No retirement for champion ‘Rocket’

Ronnie O’Sullivan assured snooker fans “I haven’t gone yet” after winning his fourth World Championship title at the Crucible last night.

The “Rocket” had threatened to follow Stephen Hendry into retirement ahead of the final against Ali Carter, which saw him complete an 18-11 win last night.

Carter joked immediately after his second final defeat “Maybe if he retires I might win it” — but O’Sullivan immediately dismissed such thoughts.

“A few people doubted me but I’ll let them know when I’m not ready,” he said. “I certainly haven’t gone yet.”

O’Sullivan did, however, reflect on how tough the tournament had been and revealed he will take an extended break to spend time with his young family.

Accompanied by his son Ronnie Jr ahead of the trophy presentation, he said: “I’m having a good six months off now to spend time with this little man, and my little daughter.

“I’ll have a nice, good break and assess the situation, but it’s all good. I’ll just enjoy the moment.

“It was very, very hard. For anyone to come here and stand 17 days – it’s an endurance test.

“It’s not as much about the snooker, it’s just controlling the emotions.

“I came here to entertain in this tournament, I wanted to show people what I was capable of.”

He admitted the influence of sports psychiatrist Dr Steve Peters on his return to form this season, after a slip down the world rankings and several previous threats to retire.

“I wouldn’t have been playing if it wasn’t for Steve,” he said.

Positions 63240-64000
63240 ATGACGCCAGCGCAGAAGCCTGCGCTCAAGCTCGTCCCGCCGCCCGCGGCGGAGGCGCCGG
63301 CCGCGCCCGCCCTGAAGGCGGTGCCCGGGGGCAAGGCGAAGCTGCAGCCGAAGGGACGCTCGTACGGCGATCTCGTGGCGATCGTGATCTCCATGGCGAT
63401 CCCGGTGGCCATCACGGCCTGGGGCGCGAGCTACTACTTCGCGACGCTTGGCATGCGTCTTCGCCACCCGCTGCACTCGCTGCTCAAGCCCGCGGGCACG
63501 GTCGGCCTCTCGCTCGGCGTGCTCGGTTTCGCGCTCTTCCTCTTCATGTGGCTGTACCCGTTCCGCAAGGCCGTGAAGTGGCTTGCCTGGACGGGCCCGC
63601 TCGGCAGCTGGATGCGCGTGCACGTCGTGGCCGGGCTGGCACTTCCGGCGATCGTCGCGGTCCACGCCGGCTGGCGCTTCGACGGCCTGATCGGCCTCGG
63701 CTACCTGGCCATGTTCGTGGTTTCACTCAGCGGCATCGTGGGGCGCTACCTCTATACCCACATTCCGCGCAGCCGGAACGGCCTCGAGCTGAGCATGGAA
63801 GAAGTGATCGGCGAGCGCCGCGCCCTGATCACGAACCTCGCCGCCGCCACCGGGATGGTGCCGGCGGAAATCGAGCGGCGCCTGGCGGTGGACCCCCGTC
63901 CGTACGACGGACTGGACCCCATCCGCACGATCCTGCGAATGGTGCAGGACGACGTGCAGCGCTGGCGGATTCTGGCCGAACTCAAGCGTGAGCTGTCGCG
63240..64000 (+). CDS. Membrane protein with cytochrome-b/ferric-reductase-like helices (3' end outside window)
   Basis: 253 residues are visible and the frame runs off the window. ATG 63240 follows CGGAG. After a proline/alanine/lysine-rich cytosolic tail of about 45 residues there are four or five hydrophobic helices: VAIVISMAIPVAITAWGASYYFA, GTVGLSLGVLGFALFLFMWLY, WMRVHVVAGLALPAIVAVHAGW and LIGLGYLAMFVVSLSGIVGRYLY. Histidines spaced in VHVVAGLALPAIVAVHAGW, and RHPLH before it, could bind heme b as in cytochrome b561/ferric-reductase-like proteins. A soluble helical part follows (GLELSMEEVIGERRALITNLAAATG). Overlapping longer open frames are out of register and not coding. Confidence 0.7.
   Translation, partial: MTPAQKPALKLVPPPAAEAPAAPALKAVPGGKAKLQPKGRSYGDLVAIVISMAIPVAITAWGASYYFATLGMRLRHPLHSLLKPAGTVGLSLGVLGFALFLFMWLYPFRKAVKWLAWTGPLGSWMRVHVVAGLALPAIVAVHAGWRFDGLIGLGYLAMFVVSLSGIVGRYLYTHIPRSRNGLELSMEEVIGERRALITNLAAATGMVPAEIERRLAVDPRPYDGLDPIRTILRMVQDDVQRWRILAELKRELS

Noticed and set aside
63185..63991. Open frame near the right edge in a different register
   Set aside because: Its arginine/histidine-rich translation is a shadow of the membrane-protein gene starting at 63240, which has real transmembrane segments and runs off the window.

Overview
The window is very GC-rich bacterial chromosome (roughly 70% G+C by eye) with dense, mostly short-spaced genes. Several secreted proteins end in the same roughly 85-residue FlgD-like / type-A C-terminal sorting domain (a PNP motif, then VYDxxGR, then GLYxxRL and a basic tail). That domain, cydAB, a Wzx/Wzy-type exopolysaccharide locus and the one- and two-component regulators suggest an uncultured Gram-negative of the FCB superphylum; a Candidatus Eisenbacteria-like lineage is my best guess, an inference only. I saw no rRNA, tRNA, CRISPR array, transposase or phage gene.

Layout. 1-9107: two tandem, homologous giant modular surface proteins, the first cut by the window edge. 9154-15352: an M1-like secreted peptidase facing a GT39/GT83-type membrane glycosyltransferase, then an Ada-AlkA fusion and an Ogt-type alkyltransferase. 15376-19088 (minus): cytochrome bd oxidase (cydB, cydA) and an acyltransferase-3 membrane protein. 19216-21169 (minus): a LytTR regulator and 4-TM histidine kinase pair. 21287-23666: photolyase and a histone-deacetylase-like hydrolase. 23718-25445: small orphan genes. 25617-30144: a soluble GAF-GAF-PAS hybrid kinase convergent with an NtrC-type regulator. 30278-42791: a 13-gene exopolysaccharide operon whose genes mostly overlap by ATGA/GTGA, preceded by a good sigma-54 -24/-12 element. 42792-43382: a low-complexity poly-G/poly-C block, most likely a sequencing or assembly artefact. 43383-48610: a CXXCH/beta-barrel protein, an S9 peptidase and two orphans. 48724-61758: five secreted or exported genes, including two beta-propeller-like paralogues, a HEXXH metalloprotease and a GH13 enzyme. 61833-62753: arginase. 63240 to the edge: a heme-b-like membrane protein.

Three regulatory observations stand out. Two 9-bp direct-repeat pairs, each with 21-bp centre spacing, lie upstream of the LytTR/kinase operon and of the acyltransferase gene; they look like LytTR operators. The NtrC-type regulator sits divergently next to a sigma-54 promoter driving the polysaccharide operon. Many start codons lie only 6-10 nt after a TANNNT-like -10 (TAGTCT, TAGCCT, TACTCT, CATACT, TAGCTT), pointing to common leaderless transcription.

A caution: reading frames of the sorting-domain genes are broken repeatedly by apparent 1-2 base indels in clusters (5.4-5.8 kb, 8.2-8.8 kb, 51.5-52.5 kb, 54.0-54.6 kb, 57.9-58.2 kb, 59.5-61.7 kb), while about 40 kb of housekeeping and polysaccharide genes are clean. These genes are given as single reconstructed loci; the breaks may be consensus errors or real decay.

“I said to him when I met him, ’I don’t want you to be able to help me’, and he said that’s the normal reaction.

“It’s been tough, I’ve had to face things I didn’t want to face and don’t wanna keep facing, sometimes I just want to run.”

At 36, the Chigwell cueman becomes the oldest champion since Ray Reardon, who at 45 landed his sixth title in 1978, and if it were any other player such a success might be considered one which could spur a late career flourish.

O’Sullivan made three centuries in the match, including the 141 he registered yesterday that enters the record books as the highest break in a World Championship final, and the dash to 101 in the opening session today which was sparked by a silky smooth long red.

Last night, 15-10 ahead entering the final session, he began in the manner of a champion with a 70 break that meant Carter required eight of nine frames to achieve his title goal.

And it was soon all over, O’Sullivan polishing off his triumph with a sharp 61 break.

He saluted his opponent’s battling display, which came after a surprise run to the final having regained fitness following a season spent battling the effects of Crohn’s disease.

“I want to congratulate Ali on a fantastic tournament,” he said.

“He’s a top three or four player in the world, he hasn’t been well but he’s come back and had a brilliant tournament, he’s shown everyone what a good player he is.”

But Carter said: “I’m just disappointed to lose. I didn’t feel I played well in the final.

“Ronnie put me under all sorts of pressure. His safety game was unbelievable. I was just under it from the start.”


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